Iran set to reject ultimatum on nuclear programme

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The Independent Online

Iran is showing no signs of backing down after warnings by the Western powers of more sanctions if it rejects a package of incentives to give up sensitive nuclear activities.

On Saturday, Iran again ruled out suspending uranium enrichment despite the offer by six leading powers of help in developing a civilian nuclear programme if it stopped activities the United States and others suspect are designed to make bombs.

The European Union's foreign policy chief, Javier Solana, said after talks in Tehran that Iran should stop enrichment during negotiations on the offer, a precondition it has repeatedly rejected. "The deadlock is still there," one Iranian political analyst who declined to be named said after Mr Solana's visit.

The incentives package agreed by the US, Russia, China, Britain, France and Germany last month and delivered by Mr Solana to the Iranian Foreign Minister Manouchehr Mottaki is a revised version of one rejected by Iran in 2006.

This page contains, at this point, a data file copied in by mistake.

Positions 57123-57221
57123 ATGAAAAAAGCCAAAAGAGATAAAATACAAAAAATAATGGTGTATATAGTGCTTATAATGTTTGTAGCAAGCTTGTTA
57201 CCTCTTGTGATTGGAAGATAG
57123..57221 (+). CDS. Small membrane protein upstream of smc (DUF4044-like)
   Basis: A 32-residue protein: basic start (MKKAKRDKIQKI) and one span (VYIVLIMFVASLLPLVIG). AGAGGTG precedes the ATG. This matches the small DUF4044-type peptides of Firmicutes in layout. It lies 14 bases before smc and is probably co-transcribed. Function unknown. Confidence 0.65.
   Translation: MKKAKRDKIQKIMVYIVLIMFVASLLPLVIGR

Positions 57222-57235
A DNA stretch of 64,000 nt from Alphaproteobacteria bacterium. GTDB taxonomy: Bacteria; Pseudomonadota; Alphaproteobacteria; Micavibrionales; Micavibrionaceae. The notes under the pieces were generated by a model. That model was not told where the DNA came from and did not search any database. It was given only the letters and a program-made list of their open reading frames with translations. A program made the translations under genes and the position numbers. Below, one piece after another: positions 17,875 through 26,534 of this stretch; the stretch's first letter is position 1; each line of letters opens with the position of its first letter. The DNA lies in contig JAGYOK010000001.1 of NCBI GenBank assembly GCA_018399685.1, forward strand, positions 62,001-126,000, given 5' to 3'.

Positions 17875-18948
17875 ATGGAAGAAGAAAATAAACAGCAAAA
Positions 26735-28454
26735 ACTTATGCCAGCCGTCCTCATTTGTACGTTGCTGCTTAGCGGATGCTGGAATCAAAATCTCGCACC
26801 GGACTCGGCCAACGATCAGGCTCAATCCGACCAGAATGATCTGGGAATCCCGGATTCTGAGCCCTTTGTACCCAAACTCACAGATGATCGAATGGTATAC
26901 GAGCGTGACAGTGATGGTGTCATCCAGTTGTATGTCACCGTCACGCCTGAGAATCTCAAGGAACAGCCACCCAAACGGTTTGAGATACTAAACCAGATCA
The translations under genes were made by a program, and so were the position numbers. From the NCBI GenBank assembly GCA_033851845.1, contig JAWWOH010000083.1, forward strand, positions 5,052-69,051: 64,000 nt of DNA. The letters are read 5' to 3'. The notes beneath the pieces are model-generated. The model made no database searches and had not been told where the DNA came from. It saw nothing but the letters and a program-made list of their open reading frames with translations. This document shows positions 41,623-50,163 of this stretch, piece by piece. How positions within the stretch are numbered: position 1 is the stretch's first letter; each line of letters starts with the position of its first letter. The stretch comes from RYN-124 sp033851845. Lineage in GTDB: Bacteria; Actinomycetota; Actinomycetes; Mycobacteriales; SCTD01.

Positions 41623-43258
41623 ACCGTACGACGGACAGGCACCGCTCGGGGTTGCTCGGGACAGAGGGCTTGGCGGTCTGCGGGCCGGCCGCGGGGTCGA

The parliamentary Speaker Ali Larijani, Iran's former chief nuclear negotiator, said the assembly would carefully study the offer and "wisely defend the nuclear rights of the nation".

An influential MP, Alaeddin Boroujerdi, said halting enrichment was a "red line" and would not be accepted. Mr Solana said he expected a reply soon from Iran, which says its nuclear programme is only for the generation of electricity, but Mr Boroujerdi said Tehran was in no hurry.

"They will never accept the proposal as it is," one Western diplomat said. "As usual they are playing for time."

The US says it wants a diplomatic solution to the standoff but has not ruled out military action as a last resort. "A rejection of this package would lead to further isolation of Iran and would lead to further international sanctions," said a senior US State Department official.

A top British official said before Mr Solana's trip to Tehran: "If they were to reject this initiative, then we would expect there to be further EU sanctions imposed before the end of July."

Tehran argues it has the right under international treaties to master the complete nuclear fuel cycle for civilian purposes – from mining uranium to enriching it. It aims to start test-running its first nuclear power plant at Bushehr this year.

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